In the book, Rescue at the Top of the World winter came early to the Arctic in 1897. Frigid temperatures brought pack ice that filled the waters north of the Bering Strait. As a result, virtually the entire North American whaling fleet was trapped, stranding 300 men to die of starvation and exposure. Three escaping ships raised the alarm. Answering the call, three officers from the early U.S. Coast Guard and two missionaries volunteered to travel over 1,500 miles through the Arctic winter to reach the shipwrecked whalers. The rescuers’ perilous four-month journey, through mountainous territory and barren sub-zero landscapes never before traversed, was fraught with blizzards, wolves, steep terrain, unstable ice, hunters, and bone-piercing cold. Unaware that a rescue team was on the way, the shipwrecked men endured freezing temperatures, malnutrition, and scurvy before falling into general lawlessness. Their struggles and those of the rescuers are meticulously recreated here from century-old journals.This extraordinary chronicle of hardship and heroism will take you to the heart of one of America’s greatest maritime disasters-and the greatest Arctic rescue story in history.
About the Author
Shawn Shallowis a marketing executive with one of the largest banks in the United States. He holds undergraduate and graduate degrees from Marquette University and has held faculty positions at Concordia University and Keller Graduate School of Management. He worked his way through college by enlisting in the Coast Guard Reserve, where he developed a lifelong interest in maritime history.
What Publishers Weekly had to say about Rescue at the Top of the World:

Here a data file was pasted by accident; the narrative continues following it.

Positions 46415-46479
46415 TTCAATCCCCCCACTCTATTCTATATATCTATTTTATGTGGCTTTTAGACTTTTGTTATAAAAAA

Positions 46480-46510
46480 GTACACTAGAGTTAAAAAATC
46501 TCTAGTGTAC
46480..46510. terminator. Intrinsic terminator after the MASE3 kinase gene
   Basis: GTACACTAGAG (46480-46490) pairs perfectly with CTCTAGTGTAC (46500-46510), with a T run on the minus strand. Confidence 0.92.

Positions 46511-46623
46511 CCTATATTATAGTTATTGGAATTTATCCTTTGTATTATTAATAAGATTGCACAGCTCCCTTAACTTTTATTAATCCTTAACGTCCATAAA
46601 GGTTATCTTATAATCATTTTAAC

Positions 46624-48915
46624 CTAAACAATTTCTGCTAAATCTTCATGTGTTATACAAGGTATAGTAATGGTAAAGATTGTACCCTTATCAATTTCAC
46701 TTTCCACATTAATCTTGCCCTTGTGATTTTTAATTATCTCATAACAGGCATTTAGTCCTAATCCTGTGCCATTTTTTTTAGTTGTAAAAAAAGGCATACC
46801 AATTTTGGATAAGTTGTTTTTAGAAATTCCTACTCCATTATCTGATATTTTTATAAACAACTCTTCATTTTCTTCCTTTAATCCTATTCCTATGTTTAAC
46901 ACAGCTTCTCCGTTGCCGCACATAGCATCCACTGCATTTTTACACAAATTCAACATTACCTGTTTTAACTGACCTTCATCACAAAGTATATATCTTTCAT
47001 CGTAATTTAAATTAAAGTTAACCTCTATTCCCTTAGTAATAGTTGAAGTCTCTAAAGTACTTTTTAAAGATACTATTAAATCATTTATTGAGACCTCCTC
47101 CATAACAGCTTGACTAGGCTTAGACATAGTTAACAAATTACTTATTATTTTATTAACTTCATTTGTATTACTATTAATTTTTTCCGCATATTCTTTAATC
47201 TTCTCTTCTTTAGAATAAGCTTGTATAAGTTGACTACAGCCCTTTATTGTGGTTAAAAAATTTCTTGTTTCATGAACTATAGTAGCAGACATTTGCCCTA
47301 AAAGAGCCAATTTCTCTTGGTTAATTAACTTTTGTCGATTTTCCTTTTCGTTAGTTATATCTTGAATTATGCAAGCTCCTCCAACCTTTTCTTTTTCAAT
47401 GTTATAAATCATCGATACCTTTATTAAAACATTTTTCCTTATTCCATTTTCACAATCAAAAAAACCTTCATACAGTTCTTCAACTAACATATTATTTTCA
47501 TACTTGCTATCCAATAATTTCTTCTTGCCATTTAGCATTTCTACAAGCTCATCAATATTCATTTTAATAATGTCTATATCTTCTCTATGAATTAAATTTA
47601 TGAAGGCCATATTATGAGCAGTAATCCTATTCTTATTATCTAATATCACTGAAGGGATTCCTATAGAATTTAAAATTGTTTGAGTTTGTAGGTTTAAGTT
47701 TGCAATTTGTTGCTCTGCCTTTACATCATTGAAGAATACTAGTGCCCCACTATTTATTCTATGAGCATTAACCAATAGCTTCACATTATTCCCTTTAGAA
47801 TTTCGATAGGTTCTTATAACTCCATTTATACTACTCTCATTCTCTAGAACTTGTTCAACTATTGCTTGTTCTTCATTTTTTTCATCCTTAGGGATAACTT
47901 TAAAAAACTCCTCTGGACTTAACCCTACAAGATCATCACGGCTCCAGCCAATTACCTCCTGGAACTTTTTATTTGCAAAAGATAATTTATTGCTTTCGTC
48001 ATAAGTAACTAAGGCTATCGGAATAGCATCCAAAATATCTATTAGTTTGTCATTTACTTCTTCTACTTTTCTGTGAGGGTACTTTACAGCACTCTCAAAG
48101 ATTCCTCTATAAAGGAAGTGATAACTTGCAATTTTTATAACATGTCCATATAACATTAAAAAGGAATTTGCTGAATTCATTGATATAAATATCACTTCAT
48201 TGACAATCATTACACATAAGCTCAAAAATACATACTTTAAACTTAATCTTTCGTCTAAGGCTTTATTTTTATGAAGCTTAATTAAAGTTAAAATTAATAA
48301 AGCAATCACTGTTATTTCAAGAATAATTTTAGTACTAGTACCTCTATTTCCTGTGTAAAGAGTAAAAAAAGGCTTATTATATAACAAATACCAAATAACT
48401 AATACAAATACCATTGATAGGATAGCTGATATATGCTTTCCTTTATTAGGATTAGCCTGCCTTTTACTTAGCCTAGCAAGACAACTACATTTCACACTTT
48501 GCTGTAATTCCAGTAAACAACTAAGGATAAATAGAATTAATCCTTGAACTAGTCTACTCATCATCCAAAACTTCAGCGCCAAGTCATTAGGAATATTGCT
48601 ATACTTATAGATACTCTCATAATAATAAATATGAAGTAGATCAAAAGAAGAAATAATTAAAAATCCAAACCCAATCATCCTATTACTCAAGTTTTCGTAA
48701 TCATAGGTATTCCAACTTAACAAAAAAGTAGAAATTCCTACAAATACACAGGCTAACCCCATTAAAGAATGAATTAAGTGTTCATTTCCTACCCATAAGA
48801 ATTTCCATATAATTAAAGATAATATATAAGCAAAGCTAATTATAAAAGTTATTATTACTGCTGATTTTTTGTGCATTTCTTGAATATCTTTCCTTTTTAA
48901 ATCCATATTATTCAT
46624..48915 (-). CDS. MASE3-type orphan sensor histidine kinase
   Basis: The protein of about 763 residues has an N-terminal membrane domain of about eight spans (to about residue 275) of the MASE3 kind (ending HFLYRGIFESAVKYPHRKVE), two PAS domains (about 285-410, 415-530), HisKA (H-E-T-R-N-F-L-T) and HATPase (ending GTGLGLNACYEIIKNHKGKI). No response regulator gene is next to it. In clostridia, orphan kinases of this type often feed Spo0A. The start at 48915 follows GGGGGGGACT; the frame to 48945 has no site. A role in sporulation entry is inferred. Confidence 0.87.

The command was simple: “Our orders are to make as far north as we can by sea, then land a rescue party to travel overland to the whalers. We’re to collect reindeer on the way to sustain the men on our arrival.” Silence followed this short speech, as the men of the Revenue Cutter Service-the predecessor of the United States Coast Guard- immediately recognized the rescue mission bordered on suicide. It was winter 1897, and they were being asked to make an unprecedented, 1,500-mile overland expedition through the Alaskan territory, in which temperatures would often dip as low as 50 degrees below zero. No matter, that plan would be the only way to save the 300 whalers trapped at Point Barrow, the northernmost tip of North America. Without more food, those men had little chance of surviving until summer, when their ships could again navigate the Arctic waters. The journey of the rescuers-Lieutenant David Jarvis, Second Lieutenant Ellsworth Bertholf and Dr. Samuel Call-as well as the Eskimos and missionaries that housed, fed and guided them along the way, is the focus of author Shallow’s account. His research effort in piecing together these events from journals, ships’ logs and reports is impressive. Unfortunately, his dramatization of the story lacks real narrative skill. The dialogue often fails to ring true, and the action becomes increasingly repetitive. Yet Shallow’s account is nonetheless interesting; he has unearthed a fascinating, almost unbelievable story that should find an audience among those interested in maritime history, rescue tales and life in the Alaskan territory.
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